Home Africa Budget cuts will hurt economies – experts

Budget cuts will hurt economies – experts


Austerity measures by the governments in an effort to tame public expenditure risk sinking Sub Saharan African countries into a financial crisis.

Experts warn that most low-income countries in Africa are staring at extremely uncertain outlooks in 2022 and 2023 with most states set to experience fiscal contractions.

A report by lobby group African Forum and Network on Debt and Development (AFRODAD) and Oxfam shows that austerity measures are regressive and impact mostly on the poor, thus widening socio-economic inequalities

The report titled Coping with Austerity Amid Multiple Crisis Facing African Countries highlighted the impact of austerities arising from the rising public debt and IMF conditions on social services, health, education, care work and inequality.

Enock Nyorekwa Twinoburyo, a Senior Economist at The Sustainable Development Goals Center for Africa (SDGC) says targeting social protection, which is already significantly low, will increase vulnerability of the poor

Already the wage bills are low as share of budget and not growing in real terms, austerity cuts in health budgets lead to; worse health outcomes,” said Nyorekwa.

He pointed out that the removal of measures such as the maize subsidy impacted poor Kenyans more due to higher prices further widening the economic gap.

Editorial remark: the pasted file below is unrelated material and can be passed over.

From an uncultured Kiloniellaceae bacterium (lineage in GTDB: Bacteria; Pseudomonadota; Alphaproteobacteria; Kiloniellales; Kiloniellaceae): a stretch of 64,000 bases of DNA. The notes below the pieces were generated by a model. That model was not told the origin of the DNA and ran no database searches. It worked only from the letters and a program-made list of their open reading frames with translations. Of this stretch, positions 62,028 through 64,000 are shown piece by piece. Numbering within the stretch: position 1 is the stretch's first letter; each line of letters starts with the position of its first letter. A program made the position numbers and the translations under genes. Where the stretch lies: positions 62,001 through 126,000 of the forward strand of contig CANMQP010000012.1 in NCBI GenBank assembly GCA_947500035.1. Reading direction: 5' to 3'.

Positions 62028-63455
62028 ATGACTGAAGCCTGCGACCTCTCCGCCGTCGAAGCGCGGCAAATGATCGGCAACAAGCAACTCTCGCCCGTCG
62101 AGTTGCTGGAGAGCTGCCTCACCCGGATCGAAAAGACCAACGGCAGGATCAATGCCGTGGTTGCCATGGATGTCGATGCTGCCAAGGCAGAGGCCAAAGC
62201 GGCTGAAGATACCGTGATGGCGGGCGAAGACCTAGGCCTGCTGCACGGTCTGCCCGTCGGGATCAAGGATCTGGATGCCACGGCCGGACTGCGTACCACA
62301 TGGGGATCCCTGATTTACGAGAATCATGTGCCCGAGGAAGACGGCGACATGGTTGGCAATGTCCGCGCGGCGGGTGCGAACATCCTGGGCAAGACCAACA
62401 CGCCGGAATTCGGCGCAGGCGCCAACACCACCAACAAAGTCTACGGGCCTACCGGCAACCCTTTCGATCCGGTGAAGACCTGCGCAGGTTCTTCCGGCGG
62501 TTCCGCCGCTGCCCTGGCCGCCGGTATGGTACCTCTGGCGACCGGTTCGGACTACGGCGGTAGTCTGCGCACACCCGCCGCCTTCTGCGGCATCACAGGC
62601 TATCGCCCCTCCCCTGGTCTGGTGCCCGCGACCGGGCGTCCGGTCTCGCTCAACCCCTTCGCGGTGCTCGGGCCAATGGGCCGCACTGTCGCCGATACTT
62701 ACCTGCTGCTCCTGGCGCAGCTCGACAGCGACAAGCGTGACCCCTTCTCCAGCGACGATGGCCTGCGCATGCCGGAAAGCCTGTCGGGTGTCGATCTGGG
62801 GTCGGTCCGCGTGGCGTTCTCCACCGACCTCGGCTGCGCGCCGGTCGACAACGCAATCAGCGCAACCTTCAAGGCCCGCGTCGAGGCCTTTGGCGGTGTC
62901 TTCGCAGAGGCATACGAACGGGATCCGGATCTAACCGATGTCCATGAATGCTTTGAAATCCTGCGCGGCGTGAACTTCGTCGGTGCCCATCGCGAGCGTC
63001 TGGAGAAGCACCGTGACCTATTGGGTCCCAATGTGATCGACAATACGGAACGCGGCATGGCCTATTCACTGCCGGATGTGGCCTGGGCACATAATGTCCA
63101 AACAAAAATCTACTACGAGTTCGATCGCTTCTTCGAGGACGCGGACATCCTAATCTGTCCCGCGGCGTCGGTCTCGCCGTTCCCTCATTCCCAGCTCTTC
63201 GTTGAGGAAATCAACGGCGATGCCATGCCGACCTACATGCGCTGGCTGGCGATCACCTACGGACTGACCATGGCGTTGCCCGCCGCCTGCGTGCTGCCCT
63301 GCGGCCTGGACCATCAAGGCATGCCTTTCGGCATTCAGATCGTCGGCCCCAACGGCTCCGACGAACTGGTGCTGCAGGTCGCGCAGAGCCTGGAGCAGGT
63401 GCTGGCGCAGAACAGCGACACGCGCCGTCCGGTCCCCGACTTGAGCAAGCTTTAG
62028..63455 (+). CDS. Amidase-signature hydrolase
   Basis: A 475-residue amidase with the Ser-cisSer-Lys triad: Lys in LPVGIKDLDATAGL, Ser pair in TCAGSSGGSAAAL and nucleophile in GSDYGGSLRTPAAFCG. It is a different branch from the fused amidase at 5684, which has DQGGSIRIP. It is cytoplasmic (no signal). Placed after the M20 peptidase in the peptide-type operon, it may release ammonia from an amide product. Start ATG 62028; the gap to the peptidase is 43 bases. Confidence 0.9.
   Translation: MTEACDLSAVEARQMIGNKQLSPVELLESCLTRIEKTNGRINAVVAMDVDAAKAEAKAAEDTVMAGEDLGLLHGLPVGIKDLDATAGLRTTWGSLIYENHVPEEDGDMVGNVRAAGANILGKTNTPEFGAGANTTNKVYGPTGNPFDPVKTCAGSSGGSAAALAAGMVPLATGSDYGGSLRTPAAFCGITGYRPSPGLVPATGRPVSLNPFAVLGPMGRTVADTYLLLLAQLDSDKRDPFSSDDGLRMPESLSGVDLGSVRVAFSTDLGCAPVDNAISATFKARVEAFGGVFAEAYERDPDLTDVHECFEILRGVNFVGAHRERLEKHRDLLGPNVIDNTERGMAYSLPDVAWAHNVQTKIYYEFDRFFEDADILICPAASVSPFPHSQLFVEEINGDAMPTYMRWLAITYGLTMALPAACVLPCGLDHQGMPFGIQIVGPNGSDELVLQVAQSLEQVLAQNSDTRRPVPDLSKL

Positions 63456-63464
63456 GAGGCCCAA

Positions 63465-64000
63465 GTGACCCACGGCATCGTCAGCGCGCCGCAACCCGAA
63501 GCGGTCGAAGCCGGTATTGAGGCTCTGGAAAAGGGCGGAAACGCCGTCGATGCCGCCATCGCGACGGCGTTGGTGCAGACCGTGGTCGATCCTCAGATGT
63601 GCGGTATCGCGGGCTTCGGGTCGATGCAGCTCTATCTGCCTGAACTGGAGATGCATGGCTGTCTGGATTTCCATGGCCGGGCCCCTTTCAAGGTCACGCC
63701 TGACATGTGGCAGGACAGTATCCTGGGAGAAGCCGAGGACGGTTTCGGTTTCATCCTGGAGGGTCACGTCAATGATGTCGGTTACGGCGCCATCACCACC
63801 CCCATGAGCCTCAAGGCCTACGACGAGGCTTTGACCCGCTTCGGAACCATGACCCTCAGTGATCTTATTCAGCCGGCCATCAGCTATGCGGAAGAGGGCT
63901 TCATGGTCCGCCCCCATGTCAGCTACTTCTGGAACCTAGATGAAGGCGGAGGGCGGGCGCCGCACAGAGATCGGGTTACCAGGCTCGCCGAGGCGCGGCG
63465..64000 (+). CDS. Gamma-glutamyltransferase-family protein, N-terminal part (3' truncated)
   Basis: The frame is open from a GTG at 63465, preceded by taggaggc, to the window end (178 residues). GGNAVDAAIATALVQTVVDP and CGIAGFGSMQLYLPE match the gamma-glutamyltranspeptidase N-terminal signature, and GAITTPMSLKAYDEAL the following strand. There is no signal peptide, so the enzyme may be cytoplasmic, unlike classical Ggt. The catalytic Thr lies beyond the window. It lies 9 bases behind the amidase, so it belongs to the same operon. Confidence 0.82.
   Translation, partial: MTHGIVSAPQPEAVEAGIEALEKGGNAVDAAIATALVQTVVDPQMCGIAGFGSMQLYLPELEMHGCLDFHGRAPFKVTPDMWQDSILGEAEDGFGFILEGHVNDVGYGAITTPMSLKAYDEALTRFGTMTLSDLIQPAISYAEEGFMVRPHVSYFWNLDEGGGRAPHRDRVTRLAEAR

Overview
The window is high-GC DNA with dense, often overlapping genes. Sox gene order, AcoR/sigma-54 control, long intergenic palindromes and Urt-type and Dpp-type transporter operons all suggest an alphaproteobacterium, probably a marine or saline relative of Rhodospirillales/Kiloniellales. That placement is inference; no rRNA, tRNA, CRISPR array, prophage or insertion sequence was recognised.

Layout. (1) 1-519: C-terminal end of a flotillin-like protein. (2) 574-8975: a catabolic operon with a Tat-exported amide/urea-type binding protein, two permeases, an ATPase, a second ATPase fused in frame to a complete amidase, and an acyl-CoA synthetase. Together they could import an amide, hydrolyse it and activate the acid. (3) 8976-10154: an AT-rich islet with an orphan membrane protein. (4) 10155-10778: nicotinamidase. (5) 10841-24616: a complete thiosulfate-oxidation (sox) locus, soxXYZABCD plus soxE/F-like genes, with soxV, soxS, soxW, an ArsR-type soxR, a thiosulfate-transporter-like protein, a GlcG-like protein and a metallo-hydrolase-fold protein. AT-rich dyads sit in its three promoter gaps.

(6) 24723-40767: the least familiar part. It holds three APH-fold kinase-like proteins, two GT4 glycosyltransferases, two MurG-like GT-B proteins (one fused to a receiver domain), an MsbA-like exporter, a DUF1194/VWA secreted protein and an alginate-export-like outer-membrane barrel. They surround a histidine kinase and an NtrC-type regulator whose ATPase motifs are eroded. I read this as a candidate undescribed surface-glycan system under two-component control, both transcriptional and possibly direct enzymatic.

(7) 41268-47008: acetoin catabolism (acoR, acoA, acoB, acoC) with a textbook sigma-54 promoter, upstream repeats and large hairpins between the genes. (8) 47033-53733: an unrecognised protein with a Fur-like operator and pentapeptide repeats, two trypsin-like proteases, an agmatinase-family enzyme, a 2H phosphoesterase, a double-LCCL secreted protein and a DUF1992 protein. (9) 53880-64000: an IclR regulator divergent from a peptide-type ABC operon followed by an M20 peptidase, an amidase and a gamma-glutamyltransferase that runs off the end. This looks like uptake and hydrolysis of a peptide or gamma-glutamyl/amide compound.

According to experts, if public expenditure is reduced by 20 per cent, GDP will automatically reduce by 20 per cent.

This means there are less investment and employment and therefore less tax revenue for government.

If governments further tighten the belt, it means GDP will shrink further according to Abdirahman Bilacha an international banking expert.

The Kenya Kwanza government is currently hard-pressed for resources to finance its essential projects. 

The has seen The National Treasury order accounting officers of all public institutions to audit the salary requirements for their staff to curb abuse of funds through avoidable perks such as allowances.

Further the entire budget on foreign travel, training, purchases of furniture and motor vehicles has been cut in a Sh300 billion-austerity plan on the expenditures of ministries, departments, and agencies (MDAs) in the current 2022/2023 budget.

Expenditure on hospitality, travel, and training has also been targeted.

Joab Okanda the Pan Africa Senior Advocacy Advisor at Christian Aid said austerity measures are not the way to go for African countries.

Among the proposals the lobby is recommending is the rationalisation of budget and widening of the domestic revenue

“Instead of depending on the budget cuts they should deepen and widen revenue reforms through medium term revenue strategies,” said Okanda.

He said any budget cuts should be on military, defense, and bank bailouts and other expenditures that benefit powerful interest groups and not the general population.